I absolutely love Geogebra, I use it in nearly every lesson to the extent that I’m not sure how I would teach certain topics without it!

I’ve written before about the power of starting from a blank sheet (angles in parallel lines, trigonometry, circle theorems), but recently I have found and used some excellent visualisations that other users have created and kindly uploaded. I feel like this aspect of Geogebra has improved considerably over the last couple of years in particular the search. I often have an idea in my head for what I want to show students and within a few seconds I have found exactly what I need by searching. Using dynamic geometry that you can narrate to (or not) is so much better than just playing a YouTube video. I try to think of points where I can ask “what will happen if…” type questions.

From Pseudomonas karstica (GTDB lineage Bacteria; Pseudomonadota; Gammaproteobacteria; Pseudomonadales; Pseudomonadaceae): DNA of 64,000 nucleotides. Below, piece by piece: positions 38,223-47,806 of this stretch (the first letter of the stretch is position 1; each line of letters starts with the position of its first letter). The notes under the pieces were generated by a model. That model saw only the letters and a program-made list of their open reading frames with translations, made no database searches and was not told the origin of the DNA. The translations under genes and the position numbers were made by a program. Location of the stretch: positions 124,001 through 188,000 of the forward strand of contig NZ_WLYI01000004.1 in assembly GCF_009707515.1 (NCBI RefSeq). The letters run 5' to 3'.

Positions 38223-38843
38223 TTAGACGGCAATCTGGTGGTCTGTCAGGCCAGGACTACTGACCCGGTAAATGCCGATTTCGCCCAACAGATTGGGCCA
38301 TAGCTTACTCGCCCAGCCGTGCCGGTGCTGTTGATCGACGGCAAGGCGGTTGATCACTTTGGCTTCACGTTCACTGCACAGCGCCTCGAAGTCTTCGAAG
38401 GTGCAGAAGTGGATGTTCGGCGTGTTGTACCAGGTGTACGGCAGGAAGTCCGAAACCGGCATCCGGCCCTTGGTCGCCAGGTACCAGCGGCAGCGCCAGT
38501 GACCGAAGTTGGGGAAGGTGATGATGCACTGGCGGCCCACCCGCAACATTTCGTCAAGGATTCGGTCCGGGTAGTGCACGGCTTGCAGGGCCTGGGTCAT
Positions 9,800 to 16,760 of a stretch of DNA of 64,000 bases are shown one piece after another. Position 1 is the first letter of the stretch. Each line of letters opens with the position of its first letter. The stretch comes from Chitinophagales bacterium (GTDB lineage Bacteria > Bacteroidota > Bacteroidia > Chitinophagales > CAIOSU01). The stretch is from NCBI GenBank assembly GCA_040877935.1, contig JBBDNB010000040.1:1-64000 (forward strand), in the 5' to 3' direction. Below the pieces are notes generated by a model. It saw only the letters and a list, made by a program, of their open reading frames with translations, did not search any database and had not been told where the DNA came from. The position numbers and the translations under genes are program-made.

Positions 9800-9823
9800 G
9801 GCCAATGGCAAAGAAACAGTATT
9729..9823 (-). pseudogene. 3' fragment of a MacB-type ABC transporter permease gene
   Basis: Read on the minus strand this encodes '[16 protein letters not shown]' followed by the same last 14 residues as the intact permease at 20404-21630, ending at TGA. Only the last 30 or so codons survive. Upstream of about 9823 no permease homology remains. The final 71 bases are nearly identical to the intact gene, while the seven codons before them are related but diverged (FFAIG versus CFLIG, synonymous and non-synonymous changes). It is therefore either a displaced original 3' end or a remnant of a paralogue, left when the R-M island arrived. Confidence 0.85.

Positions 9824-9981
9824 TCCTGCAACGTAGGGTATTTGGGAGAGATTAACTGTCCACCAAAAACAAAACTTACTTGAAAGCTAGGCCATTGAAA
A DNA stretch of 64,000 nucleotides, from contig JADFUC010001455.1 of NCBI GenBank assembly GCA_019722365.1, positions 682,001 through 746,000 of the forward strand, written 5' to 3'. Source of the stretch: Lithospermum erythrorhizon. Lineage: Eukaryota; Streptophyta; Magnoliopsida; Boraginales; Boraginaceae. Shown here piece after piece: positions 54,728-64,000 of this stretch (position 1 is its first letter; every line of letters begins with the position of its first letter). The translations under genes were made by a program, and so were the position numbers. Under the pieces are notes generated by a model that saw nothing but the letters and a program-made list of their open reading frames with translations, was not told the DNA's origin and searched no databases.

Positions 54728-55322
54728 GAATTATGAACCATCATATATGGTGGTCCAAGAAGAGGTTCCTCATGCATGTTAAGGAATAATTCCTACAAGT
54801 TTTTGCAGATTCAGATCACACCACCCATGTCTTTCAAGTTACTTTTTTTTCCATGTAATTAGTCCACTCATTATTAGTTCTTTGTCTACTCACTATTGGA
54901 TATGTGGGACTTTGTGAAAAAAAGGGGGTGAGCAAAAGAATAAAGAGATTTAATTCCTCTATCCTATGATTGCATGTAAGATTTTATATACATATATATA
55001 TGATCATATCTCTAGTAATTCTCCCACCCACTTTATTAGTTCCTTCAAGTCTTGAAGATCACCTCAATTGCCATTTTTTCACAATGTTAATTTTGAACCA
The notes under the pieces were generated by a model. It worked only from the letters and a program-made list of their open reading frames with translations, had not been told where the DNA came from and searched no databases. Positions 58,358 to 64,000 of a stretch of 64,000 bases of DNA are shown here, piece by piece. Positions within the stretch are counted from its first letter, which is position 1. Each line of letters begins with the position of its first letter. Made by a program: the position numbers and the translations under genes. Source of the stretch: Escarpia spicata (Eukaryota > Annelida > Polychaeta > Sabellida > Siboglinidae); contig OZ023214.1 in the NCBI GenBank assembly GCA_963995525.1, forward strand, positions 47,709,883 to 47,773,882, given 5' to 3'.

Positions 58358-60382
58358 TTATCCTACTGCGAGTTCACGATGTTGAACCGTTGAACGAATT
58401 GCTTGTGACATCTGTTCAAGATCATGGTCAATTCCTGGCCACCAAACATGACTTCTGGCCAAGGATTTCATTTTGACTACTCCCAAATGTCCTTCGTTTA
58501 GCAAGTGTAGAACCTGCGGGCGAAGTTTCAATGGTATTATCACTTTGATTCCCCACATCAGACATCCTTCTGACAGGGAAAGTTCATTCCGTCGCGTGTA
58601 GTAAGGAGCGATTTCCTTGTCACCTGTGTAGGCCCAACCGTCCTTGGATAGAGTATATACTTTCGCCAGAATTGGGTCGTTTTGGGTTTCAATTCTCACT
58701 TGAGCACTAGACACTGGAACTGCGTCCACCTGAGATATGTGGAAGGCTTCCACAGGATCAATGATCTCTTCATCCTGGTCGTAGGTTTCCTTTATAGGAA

Here are my latest finds that I have used in class recently. Click on them to take you directly to the Geogebra. I’m sure this collection will be added to as I find more.

The idea of these tasks is to get students to think more deeply about volume and to help visualise how different volumes “fit” together.

Questions 1-5 can be done by effectively counting cubes. Multilink cubes would be good to help with the visualisation at this point.

Question 6 is the one to get the discussion going. Is the answer 16 (if you picture them as solid cubes, rounding down) or 21.12 if you consider it as a flexible volume (e.g. a liquid)?

If you want to adapt this resource you can create your cuboids using this Geogebra resource.

## Ideas for better maths teaching